Population and Conservation Status of the Turkestan Lynx (Lynx lynx isabellina Blyth, 1847) in the Kazakh Part of the Northern Tien Shan

13 Feb 2020 Ile-Alatau National Park , Kazakhstan, Asia Carnivores | Mammals

Bizhanova Nazerke

1) Conducting an analytical review of the past and present distribution, abundance, condition of prey base, seasonal and daily activities of the Turkestan lynx in the Northern Tien Shan;
2) Using traditional and remote methods to determine the movement patterns and home range use by the lynx in the Northern Tien Shan Mountains;
3) Assessing the effect of prey base and feeding habits on the spatial structure of lynx populations;
4) Study of interspecific competition between lynx and other carnivores and evaluation of threats;
5) Analysis of the data, identifying and evaluating the impact of major threats, preparing recommendations for the conservation of the Turkestan lynx in the mountains of the Northern Tien Shan based on this first year, writing the Report.

Turkestan lynx. © Alexey Grachev.

Turkestan lynx. © Alexey Grachev.

The Turkestan lynx (Lynx lynx isabellina Blyth, 1847) is a rare subspecies of the Eurasian lynx (Lynx lynx L., 1758), listed in the Red Book of the Republic of Kazakhstan (“Status III, a rare subspecies, the area and number of which are reducing”). This elusive cat is a rare representative of the carnivorans (order Carnivora) inhabiting the Tien Shan Mountains.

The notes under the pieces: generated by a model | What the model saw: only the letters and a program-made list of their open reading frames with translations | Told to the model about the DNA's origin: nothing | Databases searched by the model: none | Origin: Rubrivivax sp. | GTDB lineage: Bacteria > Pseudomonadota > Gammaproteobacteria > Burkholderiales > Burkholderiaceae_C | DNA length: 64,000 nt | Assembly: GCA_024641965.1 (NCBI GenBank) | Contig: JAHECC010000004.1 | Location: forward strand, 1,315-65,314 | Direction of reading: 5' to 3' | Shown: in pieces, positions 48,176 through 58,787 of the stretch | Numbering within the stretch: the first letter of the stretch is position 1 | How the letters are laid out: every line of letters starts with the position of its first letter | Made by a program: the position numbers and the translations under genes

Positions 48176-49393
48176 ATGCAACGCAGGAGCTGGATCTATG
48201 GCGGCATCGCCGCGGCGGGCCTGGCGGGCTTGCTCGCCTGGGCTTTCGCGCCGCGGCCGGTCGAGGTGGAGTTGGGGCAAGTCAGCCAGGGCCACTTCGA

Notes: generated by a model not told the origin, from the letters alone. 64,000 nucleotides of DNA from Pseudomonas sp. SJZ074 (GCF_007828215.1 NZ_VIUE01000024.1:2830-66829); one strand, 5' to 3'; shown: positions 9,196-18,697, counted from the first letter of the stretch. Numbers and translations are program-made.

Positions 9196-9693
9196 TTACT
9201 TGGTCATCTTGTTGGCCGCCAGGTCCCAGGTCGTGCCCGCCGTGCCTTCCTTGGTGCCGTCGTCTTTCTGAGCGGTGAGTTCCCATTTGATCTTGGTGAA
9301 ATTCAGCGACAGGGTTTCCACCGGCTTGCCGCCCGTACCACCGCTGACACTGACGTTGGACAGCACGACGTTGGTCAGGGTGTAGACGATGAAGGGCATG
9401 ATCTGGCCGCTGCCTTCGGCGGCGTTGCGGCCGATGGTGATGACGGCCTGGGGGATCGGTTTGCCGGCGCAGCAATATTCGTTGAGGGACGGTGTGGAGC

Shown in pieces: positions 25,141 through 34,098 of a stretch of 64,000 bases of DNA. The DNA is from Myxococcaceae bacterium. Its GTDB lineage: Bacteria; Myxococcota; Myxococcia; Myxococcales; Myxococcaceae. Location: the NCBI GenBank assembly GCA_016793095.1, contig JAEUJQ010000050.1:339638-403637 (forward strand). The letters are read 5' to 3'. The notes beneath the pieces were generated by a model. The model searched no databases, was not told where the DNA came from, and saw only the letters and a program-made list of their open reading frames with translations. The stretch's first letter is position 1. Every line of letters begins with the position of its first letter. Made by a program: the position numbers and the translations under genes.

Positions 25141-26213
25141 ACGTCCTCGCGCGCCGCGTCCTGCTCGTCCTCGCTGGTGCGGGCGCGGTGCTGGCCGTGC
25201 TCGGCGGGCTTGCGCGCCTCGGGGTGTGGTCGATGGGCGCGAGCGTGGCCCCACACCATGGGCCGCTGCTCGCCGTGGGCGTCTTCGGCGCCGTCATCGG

We plan to conduct the research in three specially protected nature territories in the Northern Tien Shan: The Ile-Alatau State National Nature Park (SNNP), Almaty State Nature Reserve and Kolsai Kolderi National Nature Park.

These studies conducted using traditional and remote sensing methods (camera traps) will allow us to obtain the data on population and conservation status of lynx, and evaluate their prey base and feeding habits.

Considering the major threats such as habitat degradation and fragmentation, poaching, loss of prey base, conflict with livestock farmers (retaliatory killing due to livestock depredation), we will conduct research, the results of which will be used to create conservation strategies; improve the network of protected areas and increase their management efficiency; for educational purposes and to improve awareness of local population living in the habitats of this large carnivore.